Saturday, February 28, 2015

Chasing Oil

It took a few months longer than I'd hoped-- hey, it's cold in Minnesota and you can only breathe so many kerosene fumes from the heaters! -- but the annual condition inspection has been completed. The goal has been to slowly move the annual date to the middle of winter from its original June so that I can have the plane "grounded" when I'm not likely to fly anyway. Mission accomplished.

I didn't find anything serious during the inspection, but a few weeks ago, I did find more oil in the cowl than I care for.

Some comes from the oil screen plug, which has a particular torque value that always seemed too low. It's something like "finger tight and 135 degrees," or something.

But it's hard to find the source of the drips because the oil flies all over the place in the cowling once it's pressurized by ram air.

For example, this is the picture of things a few weeks ago when I first started exploring:



Looks to me like it's coming from that cover near the oil return, and therein lies the problem. It's pretty hard to figure out for sure where it's coming from.

But then Dan Baier had a suggestion. Clean up the engine and wipe off the oil, and then spray things with a foot powder. So I did. I waited for it to dry -- it provides a "white" cover -- then took the plane out to the ramp and ran up the engine for 10 minutes.

This is roughly the area:



Things look pretty good, right?

I should point out that the worst thing I ever did was what everyone suggested I should do: put a "whistler hole" in the oil breather tube. It spits out oil (and water) which gets everywhere. It's nearly impossible, it seems, to get the tube itself to drop it drips on the exhaust stack (where it would burn up) because of the engine mount which gets in the way.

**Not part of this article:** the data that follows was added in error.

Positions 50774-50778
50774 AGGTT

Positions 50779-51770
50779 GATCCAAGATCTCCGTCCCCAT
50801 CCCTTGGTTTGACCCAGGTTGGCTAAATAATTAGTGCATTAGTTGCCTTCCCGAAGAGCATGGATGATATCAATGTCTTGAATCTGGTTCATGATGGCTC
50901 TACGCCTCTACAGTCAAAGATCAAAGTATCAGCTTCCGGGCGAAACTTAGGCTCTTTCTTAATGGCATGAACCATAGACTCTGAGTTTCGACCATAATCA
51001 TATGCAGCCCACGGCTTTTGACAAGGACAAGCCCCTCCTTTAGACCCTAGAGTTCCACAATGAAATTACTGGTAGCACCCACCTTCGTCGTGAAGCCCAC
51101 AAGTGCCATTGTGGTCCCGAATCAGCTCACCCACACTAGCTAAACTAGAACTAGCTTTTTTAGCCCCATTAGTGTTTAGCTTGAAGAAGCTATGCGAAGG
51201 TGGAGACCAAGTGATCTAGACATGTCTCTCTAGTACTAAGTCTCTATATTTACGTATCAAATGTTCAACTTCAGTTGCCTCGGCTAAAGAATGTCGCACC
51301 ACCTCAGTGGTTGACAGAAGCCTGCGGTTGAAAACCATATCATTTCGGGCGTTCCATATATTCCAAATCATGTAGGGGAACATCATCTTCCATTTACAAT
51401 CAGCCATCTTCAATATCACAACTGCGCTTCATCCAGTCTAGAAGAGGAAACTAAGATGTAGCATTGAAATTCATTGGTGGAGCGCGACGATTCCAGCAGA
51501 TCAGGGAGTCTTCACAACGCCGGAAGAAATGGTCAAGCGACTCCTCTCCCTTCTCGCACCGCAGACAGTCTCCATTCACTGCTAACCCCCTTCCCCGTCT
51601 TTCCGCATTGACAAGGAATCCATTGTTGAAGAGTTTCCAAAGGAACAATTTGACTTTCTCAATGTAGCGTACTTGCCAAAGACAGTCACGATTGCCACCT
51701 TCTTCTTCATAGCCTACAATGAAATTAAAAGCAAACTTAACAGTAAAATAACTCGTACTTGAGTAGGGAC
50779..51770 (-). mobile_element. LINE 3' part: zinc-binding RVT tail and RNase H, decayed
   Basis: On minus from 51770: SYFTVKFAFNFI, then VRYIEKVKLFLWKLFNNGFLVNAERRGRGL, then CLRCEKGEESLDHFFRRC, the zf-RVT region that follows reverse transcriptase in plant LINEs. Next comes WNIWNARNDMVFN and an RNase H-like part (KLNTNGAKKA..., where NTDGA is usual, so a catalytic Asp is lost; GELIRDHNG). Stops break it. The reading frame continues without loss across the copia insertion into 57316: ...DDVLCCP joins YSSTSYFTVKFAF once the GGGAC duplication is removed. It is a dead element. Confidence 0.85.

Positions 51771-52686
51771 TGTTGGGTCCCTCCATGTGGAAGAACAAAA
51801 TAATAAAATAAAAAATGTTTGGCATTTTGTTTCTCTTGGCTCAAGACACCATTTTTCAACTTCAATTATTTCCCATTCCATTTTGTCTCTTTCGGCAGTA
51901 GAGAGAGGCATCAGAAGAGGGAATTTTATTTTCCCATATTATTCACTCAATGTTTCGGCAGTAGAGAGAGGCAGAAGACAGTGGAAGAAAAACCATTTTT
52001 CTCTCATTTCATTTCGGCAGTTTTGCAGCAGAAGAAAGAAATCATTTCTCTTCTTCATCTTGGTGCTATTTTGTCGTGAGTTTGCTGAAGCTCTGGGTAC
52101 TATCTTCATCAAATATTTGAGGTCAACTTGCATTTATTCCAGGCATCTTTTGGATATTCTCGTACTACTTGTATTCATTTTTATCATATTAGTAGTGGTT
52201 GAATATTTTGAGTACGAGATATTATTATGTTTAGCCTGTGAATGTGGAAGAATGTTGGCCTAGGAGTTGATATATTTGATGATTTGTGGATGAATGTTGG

I suspect there's also a problem -- well, not really a problem -- that with this engine, if I fill to capacity (about 8 quarts) with oil, it immediately pukes a bit of it overboard. I've heard that's the case with a lot of airplane engines.

I did find one area of concern, and it's the case. Here's a shot from the front.



You can probably see a little oil coming out near where that bolt and nut are. That would account for the occasional drip of oil I see in the front of the engine.

Now, the problem here is it's pretty impossible to get wrenches on either one of those locations, although I did and gave it a little tug; it was pretty snug.

A check of the rest of the engine did not reveal anything suspicious, so I put the cowling back on and took her flying for the first test flights post-inspection.

Afterward, I just looked in the back of the bottom cowling and saw a few drips of oil directly under the oil strainer and the usual mess around the breather tube, including drips of water. I hate that breather tube!

I also determined that what I thought was oil running down the gear leg when I first started the firewall-forward inspection, was probably avgas, coming out of a small drain hole I made in the filtered air box. I've always gotten fuel drilling in there -- possibly after shutdown or from overpriming. Even after 175 hours, I'm still learning things about what makes the engine happy with starting and I see this as a lessening problem.

But the oil drips cause me concern anyway because I don't really know the difference between routine and worrisome. Airplane engines are dirty things. Beautiful. Just dirty.

But at least mine doesn't have athlete's foot.

Thursday, February 19, 2015

Rutan back to Oshkosh

Have I mentioned how much I love the new EAA since Jack Pelton took over?